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what's your motivation?

When reading the back-and-forth in the "Language Marketing"/"What
design is" threads, I feel like Paul and Christopher et al. are
talking past one another.

There are all sorts of reasons why someone might want to design a
language.  In particular, one could hope to become *very famous*
(renowned throughout hackerdom as the creator of the powerful Foo
programming language) or one could hope to become *very rich* (raking
in the profits from a programming tool that is so powerful, at least
in a certain domain, that people are willing to cough up big money for

Paul's advice on language design is titled "Being Popular", and if you
want your new language to be popular, his advice is probably very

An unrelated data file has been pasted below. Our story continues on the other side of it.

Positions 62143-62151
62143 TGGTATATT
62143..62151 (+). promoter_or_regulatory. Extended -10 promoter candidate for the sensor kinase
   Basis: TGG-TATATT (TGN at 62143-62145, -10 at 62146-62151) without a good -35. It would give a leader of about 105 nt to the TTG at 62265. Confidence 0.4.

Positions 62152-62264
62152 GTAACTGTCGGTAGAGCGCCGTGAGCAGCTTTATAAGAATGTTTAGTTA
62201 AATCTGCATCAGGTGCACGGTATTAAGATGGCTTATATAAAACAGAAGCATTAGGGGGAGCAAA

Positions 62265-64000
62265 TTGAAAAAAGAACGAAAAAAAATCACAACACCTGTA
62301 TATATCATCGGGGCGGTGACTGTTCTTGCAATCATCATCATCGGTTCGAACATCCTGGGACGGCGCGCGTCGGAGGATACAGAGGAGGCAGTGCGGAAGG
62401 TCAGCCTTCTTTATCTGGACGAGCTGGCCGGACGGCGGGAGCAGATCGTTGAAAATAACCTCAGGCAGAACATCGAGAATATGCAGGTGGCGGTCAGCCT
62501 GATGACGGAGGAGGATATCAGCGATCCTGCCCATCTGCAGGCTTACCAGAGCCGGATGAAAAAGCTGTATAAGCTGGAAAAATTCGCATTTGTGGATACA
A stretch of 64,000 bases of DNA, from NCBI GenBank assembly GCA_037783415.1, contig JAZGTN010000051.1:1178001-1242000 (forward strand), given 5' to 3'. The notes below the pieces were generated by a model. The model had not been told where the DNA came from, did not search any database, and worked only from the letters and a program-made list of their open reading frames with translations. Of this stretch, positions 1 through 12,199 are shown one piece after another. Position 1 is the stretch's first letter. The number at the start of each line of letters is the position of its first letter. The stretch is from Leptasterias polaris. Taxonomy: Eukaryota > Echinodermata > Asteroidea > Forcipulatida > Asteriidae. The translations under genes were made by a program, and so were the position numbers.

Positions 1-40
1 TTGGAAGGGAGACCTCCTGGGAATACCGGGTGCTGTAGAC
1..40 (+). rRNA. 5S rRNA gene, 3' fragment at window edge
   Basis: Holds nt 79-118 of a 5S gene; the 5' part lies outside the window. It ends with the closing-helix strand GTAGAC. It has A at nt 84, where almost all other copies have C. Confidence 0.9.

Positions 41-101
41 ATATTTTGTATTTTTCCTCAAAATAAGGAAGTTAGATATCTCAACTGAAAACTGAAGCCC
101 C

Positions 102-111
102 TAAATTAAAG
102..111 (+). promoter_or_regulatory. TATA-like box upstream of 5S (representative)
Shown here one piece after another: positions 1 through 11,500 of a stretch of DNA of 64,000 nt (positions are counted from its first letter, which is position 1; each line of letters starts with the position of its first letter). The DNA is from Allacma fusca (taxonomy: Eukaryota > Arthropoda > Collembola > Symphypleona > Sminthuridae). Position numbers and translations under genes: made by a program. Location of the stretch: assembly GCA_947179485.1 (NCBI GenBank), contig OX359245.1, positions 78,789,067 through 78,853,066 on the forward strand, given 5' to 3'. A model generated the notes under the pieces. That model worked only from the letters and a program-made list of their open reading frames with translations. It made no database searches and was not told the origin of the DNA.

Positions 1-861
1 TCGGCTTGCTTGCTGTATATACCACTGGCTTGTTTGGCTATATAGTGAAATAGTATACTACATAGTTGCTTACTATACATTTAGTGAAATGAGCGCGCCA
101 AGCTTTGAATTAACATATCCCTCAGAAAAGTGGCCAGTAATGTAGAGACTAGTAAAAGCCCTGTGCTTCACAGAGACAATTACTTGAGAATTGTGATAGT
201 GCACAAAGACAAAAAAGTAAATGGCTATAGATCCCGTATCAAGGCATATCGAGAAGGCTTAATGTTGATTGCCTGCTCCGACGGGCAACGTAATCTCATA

good.  (After I design a language and it becomes popular, I can write
with more authority on how valid his advice is.  :-) I'm not so sure
of how useful his advice is for people who want to *make money* off a
new language -- e.g., the folks running Curl.

As a hacker, I can accept Paul's argument that a language that is
popular with hackers will eventually become popular with everyone
else.  But if I'm trying to present a language as a business
proposition to investors, I need to convince them that the language
will accumulate not merely fans, but *customers*, and that those
customers will sign on *soon*.  It makes good business sense to
sacrifice some of a commercial language's hacker-appeal in favor of
features that will create more customers, win those customers sooner,
or appeal to customers with deeper pockets.

C is a smash hit, and its designers are celebrities.  But how much
*money* has AT&T (and then Lucent) made from it?  It's not like
everyone who sells a C compiler has to pay Lucent a royalty.

"Most organizations that are used to failure are unable to tolerate success."
  --Scott Ambler
== Seth Gordon == sethg@ropine.com == http://ropine.com/ == std. disclaimer ==